Rebecca Stark is the author of The Good Portion: God, the second title in The Good Portion series, a series written to encourage women to immerse themselves in the depths of Christian doctrine.

The Good Portion — God explores what Scripture teaches about God in hopes that readers will see his perfection, worth, magnificence, and beauty as they study his triune nature, infinite attributes, and wondrous works. 

Rebecca also blogs at Out of the Ordinary.


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Theological Term of the Week

A modified form of Pelagianism that does not deny original sin; however, in this view, original sin does not keep people from taking the first step toward a right relationship with God by an excercise of the will. This view was condemned as heretical by the Council of Orange in 529 (see below).
  • A. A. Hodge in Outlines of Theology: Pelagianism, Semi-Pelagianism & Augustinianism:
    3. What are the three great systems of theology which have always continued to prevail in the church?

    Since the revelation given in the Scriptures embraces a complete system of truth, every single department must sustain many obvious relations, logical and otherwise, to every other as the several parts of one whole. The imperfect development, and the defective or exaggerated conception of any one doctrine, must inevitably lead to confusion and error throughout the entire system. For example, Pelagian views as to man’s estate by nature always tend to coalesce with Socinian views as to the Person and work of Christ. And Semipelagian views as to sin and grace are also irresistibly attracted by, and in turn attract Arminian views as to the divine attributes, the nature of the Atonement, and the work of the Spirit.

    There are, in fact, as we might have anticipated, but two complete self-consistent systems of Christian theology possible.
  • From The Canons of the Council of Orange:
    CANON 7. If anyone affirms that we can form any right opinion or make any right choice which relates to the salvation of eternal life, as is expedient for us, or that we can be saved, that is, assent to the preaching of the gospel through our natural powers without the illumination and inspiration of the Holy Spirit, who makes all men gladly assent to and believe in the truth, he is led astray by a heretical spirit, and does not understand the voice of God who says in the Gospel, “For apart from me you can do nothing” (John 15:5), and the word of the Apostle, “Not that we are competent of ourselves to claim anything as coming from us; our competence is from God” (2 Cor. 3:5).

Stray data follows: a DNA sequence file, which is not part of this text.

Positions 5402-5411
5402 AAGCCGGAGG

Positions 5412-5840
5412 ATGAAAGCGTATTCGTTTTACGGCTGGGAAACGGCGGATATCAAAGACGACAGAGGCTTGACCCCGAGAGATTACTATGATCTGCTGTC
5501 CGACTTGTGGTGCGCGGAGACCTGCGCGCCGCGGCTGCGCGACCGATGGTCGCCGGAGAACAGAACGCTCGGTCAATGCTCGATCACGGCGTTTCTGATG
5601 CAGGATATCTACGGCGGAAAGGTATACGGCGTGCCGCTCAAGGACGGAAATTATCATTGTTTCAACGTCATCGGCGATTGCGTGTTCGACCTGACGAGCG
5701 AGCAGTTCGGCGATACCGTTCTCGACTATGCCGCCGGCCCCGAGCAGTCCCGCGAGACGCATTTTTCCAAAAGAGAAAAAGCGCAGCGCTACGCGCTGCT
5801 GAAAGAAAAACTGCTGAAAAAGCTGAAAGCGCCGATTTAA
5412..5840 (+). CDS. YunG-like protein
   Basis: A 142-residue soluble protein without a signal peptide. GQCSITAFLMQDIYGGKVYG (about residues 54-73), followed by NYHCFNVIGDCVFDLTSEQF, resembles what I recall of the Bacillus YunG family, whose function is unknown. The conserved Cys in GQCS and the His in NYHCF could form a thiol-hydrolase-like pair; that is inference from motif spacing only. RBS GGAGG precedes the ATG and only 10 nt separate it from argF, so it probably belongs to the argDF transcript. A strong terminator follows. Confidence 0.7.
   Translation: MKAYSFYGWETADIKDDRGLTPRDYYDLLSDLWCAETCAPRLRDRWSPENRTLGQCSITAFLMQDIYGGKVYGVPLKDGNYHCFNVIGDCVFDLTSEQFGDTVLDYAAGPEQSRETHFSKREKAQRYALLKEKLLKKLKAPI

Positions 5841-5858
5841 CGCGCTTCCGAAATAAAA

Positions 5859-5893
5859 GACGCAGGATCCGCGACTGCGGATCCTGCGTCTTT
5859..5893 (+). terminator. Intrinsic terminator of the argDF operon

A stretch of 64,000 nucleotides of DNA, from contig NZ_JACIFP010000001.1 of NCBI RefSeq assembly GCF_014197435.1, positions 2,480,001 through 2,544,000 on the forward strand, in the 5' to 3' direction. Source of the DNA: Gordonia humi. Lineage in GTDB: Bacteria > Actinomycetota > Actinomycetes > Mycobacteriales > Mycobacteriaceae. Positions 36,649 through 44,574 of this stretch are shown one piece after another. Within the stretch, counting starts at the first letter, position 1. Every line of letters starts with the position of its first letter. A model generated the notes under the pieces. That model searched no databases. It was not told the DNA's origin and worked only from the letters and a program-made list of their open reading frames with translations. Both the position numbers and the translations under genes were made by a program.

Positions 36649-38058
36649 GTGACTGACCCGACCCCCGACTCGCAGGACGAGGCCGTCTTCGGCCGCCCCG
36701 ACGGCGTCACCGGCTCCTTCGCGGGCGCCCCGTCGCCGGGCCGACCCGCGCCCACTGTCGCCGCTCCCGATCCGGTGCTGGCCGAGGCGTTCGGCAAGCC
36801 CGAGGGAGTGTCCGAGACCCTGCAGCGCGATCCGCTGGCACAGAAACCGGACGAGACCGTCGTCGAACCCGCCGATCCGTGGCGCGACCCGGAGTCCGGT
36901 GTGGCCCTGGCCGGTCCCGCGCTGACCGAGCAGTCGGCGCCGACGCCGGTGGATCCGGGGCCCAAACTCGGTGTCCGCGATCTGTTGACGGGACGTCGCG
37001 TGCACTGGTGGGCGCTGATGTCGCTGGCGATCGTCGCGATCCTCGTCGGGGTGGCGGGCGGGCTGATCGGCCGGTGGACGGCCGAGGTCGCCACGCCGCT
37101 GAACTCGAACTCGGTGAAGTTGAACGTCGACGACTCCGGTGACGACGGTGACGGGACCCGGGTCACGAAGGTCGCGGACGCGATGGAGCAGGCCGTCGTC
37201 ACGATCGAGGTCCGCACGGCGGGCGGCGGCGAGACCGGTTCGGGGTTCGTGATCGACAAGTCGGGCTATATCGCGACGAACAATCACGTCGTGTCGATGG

• From Systematic Theology by Louis Berkhof:

    [Semi-Pelagianism] admitted that the whole human race is involved in the fall of Adam, that human nature is tainted with hereditary sin, and that all men are by nature inclined to evil and not able, apart from the grace of God, to complete any good work; but denied the total depravity of man, the guilt of original sin, and the loss of the freedom of the will.

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Have you come across a theological term that you don’t understand and that you’d like to see featured here as a Theological Term of the Week? If you email it to me, I’ll seriously consider using it, giving you credit for the suggestion and linking back to your blog when I do.
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Reader Comments (5)

The Semi-Pelagian Narrower Catechism, although satirical, sheds much light.

February 26, 2008 | Unregistered CommenterScott Gilbreath

Scott Gilbreath,

Since you didn't warn me properly in advance (sorry, but "satirical" wasn't adequate), you owe me the cost of a new monitor and keyboard.


February 26, 2008 | Unregistered Commenterthreegirldad

Thanks Scott. Very..uhm...informative. :)

February 26, 2008 | Registered Commenterrebecca

I read the 'real' explanation yesterday and found it enlightening.

I returned today after a less than fun day at work and read the 'satirical' explanation.

I feel better.

February 26, 2008 | Unregistered Commenterchris

threegirldad, Sorry to hear about your monitor and keyboard. Otherwise, I'm glad everyone enjoyed the Catechism.

February 27, 2008 | Unregistered CommenterScott Gilbreath

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